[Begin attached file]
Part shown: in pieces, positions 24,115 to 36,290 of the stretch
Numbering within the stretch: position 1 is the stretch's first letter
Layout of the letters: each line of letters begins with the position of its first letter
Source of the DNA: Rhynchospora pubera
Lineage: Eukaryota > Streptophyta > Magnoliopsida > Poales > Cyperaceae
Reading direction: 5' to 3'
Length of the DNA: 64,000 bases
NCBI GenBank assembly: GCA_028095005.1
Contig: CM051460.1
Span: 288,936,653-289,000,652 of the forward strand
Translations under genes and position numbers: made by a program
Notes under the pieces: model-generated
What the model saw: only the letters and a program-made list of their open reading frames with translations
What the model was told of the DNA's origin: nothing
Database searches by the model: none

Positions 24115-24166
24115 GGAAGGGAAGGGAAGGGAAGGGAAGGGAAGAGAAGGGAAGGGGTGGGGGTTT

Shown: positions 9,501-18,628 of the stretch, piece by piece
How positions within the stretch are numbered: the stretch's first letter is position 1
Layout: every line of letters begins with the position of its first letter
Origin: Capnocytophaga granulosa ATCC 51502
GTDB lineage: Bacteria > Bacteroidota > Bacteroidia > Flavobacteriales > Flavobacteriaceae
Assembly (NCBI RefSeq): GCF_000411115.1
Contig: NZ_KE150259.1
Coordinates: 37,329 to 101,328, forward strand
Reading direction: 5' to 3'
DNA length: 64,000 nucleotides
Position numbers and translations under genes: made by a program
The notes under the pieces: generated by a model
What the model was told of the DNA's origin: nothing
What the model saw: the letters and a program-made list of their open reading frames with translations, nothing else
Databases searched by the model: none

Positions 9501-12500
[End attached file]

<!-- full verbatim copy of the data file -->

Part shown: in pieces, positions 24,115 to 36,290 of the stretch
Numbering within the stretch: position 1 is the stretch's first letter
Layout of the letters: each line of letters begins with the position of its first letter
Source of the DNA: Rhynchospora pubera
Lineage: Eukaryota > Streptophyta > Magnoliopsida > Poales > Cyperaceae
Reading direction: 5' to 3'
Length of the DNA: 64,000 bases
NCBI GenBank assembly: GCA_028095005.1
Contig: CM051460.1
Span: 288,936,653-289,000,652 of the forward strand
Translations under genes and position numbers: made by a program
Notes under the pieces: model-generated
What the model saw: only the letters and a program-made list of their open reading frames with translations
What the model was told of the DNA's origin: nothing
Database searches by the model: none

Positions 24115-24166
24115 GGAAGGGAAGGGAAGGGAAGGGAAGGGAAGAGAAGGGAAGGGGTGGGGGTTT

Shown: positions 9,501-18,628 of the stretch, piece by piece
How positions within the stretch are numbered: the stretch's first letter is position 1
Layout: every line of letters begins with the position of its first letter
Origin: Capnocytophaga granulosa ATCC 51502
GTDB lineage: Bacteria > Bacteroidota > Bacteroidia > Flavobacteriales > Flavobacteriaceae
Assembly (NCBI RefSeq): GCF_000411115.1
Contig: NZ_KE150259.1
Coordinates: 37,329 to 101,328, forward strand
Reading direction: 5' to 3'
DNA length: 64,000 nucleotides
Position numbers and translations under genes: made by a program
The notes under the pieces: generated by a model
What the model was told of the DNA's origin: nothing
What the model saw: the letters and a program-made list of their open reading frames with translations, nothing else
Databases searched by the model: none

Positions 9501-12500